Does thinking about the cold weather and your associated body aches and pains make you want to run away or even relocate? Are you struggling to get out of your warm bed in the morning? Are you feeling stiff and sore before even moving?
We all know an elderly relative who firmly believes that the cold weather and their increased joint pain and stiffness are directly connected. There is no real evidence and concrete agreement among scientists regarding the relationship between cold weather and increased joint pain, but there are some plausible theories.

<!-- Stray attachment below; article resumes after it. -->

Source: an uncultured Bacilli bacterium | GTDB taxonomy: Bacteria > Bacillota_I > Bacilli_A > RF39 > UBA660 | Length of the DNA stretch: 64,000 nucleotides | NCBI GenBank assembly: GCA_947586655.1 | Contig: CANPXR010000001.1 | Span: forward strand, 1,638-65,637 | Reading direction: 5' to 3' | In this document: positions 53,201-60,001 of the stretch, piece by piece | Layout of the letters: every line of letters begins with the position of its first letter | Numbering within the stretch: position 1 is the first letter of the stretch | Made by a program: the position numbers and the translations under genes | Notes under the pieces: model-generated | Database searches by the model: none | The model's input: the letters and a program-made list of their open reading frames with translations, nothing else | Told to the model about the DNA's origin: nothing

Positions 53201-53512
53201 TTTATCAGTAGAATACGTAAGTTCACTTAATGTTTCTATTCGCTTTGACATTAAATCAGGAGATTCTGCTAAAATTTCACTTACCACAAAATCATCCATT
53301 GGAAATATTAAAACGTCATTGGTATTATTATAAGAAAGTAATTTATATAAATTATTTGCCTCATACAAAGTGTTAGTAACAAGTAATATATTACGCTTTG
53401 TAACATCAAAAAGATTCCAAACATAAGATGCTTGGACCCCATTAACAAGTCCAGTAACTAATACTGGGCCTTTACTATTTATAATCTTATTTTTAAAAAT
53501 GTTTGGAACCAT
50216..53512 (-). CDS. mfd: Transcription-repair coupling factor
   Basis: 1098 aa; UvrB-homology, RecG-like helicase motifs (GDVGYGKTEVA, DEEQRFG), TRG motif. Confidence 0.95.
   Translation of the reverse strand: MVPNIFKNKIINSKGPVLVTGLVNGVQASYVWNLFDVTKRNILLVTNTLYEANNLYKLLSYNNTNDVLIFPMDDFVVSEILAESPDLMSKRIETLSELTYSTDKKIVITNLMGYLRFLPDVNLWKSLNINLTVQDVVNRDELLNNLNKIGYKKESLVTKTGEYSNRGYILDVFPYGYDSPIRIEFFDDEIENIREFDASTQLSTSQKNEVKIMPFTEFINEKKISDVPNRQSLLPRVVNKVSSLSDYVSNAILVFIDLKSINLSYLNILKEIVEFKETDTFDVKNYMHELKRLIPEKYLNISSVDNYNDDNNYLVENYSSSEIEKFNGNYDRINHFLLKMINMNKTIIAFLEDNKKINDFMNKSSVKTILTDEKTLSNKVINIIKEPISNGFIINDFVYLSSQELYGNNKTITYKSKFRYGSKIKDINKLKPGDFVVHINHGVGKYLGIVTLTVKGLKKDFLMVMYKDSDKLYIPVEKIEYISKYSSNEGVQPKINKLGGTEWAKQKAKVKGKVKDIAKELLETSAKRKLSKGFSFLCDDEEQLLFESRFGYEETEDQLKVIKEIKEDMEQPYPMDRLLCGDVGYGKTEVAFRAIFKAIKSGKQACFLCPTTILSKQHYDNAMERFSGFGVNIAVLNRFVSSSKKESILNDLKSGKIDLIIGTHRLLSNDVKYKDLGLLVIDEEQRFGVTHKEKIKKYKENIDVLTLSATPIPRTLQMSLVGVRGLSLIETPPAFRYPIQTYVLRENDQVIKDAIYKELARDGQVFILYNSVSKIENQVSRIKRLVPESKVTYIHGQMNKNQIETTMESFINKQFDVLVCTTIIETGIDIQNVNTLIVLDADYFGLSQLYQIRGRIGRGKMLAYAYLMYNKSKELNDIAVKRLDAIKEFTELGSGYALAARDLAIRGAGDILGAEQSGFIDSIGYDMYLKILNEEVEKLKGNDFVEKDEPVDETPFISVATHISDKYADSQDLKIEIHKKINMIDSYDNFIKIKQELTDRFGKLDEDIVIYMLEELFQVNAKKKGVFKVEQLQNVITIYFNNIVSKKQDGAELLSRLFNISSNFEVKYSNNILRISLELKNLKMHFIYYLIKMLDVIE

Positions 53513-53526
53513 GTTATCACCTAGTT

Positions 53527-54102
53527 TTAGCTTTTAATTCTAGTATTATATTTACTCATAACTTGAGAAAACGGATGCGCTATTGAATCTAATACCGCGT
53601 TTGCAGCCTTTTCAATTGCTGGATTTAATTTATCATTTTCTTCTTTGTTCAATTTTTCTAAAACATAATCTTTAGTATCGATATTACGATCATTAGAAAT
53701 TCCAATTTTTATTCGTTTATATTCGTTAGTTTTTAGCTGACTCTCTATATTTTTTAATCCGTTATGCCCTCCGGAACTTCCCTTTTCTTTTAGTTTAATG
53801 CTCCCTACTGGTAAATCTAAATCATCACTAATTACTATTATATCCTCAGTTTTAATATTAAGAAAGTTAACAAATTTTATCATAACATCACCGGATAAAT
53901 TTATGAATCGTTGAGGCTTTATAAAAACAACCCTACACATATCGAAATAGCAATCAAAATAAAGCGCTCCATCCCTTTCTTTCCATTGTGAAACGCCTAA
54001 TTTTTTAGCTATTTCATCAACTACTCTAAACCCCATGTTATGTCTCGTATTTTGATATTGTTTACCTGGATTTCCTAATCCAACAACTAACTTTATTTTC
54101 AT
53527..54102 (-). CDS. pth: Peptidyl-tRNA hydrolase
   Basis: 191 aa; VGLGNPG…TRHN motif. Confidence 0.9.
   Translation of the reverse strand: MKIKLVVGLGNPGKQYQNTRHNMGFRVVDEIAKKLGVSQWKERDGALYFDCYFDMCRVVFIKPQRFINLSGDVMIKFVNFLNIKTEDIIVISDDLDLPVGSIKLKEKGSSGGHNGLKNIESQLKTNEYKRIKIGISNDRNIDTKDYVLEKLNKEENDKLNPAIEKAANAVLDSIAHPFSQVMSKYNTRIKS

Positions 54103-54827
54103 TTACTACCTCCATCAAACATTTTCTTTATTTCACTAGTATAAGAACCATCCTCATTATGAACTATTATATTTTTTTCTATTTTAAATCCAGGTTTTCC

The main theory is the change in barometric pressure, which is the weight of the atmosphere that surrounds us. As the weather cools down, the barometric pressure drops, resulting in an increase in volume. There is less pressure against the tissue that surrounds our joints, which leads to an increase in volume and swelling of the tissue around an arthritic of inflamed joint. This increased pressure tends to cause more pain in chronic pain patients, due to the presence of hypersensitive nerves as a result of inflammation, scar tissue and adhesion. Frances Wilder, an epidemiologist and the director of research at the Arthritis Research Institute of America in Clearwater, says it’s important to realize that the change in pressure is microscopic, but because of the hypersensitivity of the nerves, small changes in pressure result in more pain.